Solutions often evolve into monopolies, and work well enough that there is not much desire to change them. The phone company monopolies of the last century are an example. However, technology can change the underlying logic so much that the old monopolies make no sense. Communications today is far better than what the best science fiction writers imagined just a few decades ago, and is showing no signs of slowing. Elon Musk’s company will launch 7,518 satellites to create their Starlink program, which aims to provide satellite-based broadband internet everywhere on earth. This is the free market at work, and Starlink is just one of the projects in this market.
I am old enough to remember the forecasts of doom and disaster if competition was allowed in telephone service. The doomsayers were wrong. The free market provides solutions that are impossible to forecast. Competition and the profit motive bring out the best that humans can create. Communications solutions today are employing far more people than the old phone monopolies, and delivering services never dreamed of. The forecasts of disastrous unemployment and system collapse if the phone monopolies were opened to competition were totally and completely wrong.
Monopolies exclude the free market. Allowing it to function everywhere would greatly improve our world. Three big monopolies are K-12, Higher Education, and Drug Addiction. How can they be de-monopolized?
What if, instead of pouring funding in at the top, we created educational endowments for each K-12 student. Student endowment funds would pay out for students who achieved grade level knowledge. Instead of endless fights over charter schools, home schooling, etc. etc., all students would become customers for educational services and be treated accordingly. Providers for students who did poorly would not be paid, leaving twice the annual amount available next year to educators who could catch them up.
Instead of leaving dropouts to fend for themselves, the funds would remain on deposit indefinitely, allowing those who got their act together to get an education.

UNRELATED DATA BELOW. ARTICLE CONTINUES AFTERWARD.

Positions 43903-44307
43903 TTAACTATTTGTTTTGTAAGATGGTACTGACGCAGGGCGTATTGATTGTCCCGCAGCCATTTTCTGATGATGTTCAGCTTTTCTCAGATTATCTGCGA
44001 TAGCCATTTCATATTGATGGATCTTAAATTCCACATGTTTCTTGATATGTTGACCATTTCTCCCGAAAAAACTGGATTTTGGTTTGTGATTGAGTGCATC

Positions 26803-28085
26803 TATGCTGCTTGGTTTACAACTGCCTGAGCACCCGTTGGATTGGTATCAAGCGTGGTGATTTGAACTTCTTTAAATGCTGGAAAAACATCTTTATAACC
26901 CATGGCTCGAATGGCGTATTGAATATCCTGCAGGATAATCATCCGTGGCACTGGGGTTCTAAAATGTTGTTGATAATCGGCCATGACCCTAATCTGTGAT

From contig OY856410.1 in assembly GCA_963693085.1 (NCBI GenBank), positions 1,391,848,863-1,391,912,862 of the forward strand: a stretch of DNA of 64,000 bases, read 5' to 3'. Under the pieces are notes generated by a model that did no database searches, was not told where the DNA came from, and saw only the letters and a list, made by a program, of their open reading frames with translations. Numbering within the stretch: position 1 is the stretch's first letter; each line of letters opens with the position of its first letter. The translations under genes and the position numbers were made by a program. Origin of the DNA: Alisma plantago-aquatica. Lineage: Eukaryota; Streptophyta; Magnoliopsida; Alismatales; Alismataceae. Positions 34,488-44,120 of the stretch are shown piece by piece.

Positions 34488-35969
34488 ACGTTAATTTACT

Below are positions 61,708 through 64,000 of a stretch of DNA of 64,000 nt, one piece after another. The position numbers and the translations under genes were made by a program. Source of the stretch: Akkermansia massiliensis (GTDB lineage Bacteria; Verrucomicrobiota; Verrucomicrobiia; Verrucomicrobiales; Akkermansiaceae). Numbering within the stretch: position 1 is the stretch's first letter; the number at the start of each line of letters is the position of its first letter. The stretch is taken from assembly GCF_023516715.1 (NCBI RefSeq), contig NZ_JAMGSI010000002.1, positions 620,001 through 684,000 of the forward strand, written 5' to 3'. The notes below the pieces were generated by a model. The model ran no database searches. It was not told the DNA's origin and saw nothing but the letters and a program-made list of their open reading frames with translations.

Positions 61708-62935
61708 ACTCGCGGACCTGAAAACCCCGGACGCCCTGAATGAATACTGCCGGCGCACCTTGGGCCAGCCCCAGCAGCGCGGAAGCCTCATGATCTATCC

Free market provision of K-12 educational services would see dramatic cost reduction. Expanded offerings would make full use of technology. Gamification would create educated kids and make learning fun. At some point tax funding of education could end. Educational services would become as inexpensive as other services provided by the free market, just as communication services have. The era of government monopoly factory schools would end.
For Higher Education what if we forced state colleges and universities to grant equal credit via examinations, with the education provided by the free market. Credits earned via examination could be mixed with those from sitting through the classes and would lead to the same degrees. This would create an explosion of free market providers of educational services and end the current abused monopoly status of academia.
The tests should not be pass/fail, but actually indicate the test score. The credentialing exams should also allow retaking, with higher grade points reflecting life experience and added study. To stop indoctrination, an appeals procedure staffed by volunteer alumni could allow review where other than multiple choice questions are part of the grade. Total transparency at the student’s option would be required.
Instead of creating generations so in debt that they have trouble starting families and buying their first houses, we could be creating generations who can train quickly for job opportunities in the high tech world of the future. It is time to open the provision of educational services to the free market in a truly meaningful way.
Our world has a big addiction problem, and the government has a monopoly on dealing with it. Elsewhere in this blog I describe an almost no cost harm reduction approach. Let’s let an addict go to any physician and get a prescription for his drug.
I was approached by a construction supervisor on a project I was associated with. He told me of a co-worker supervisor who became addicted to opioids prescribed for pain relief after a construction accident. When he couldn’t get a reliable supply he turned to heroin, which was readily available thanks to the Taliban. Small doses of heroin allowed him to avoid withdrawal symptoms. He was back to work and functioning normally when he got caught up with law enforcement, destroying his life. A thirty something engineering professional doing important work is now a criminal, his family financially destroyed.
The obvious better solution is to let him remain on opioids legally until he decides to get off. Is that any worse than staying on Prozac or Xanax?
The reason he couldn’t is because the worst kind of monopoly, a government monopoly, does not allow it. It is time to end that monopoly. Get the free market involved and let the addicted themselves choose the best way to deal with it. Take the illicit profit out of it, end the armies of pushers, and the problem would disappear. This monopoly is not just costing billions, it is destroying lives, creating and supporting a huge international criminal culture, and making the worst people in our society rich.
Monopolies in our world are forcing all of us to pay far more than we should for inferior outcomes. It is time to de-monopolize.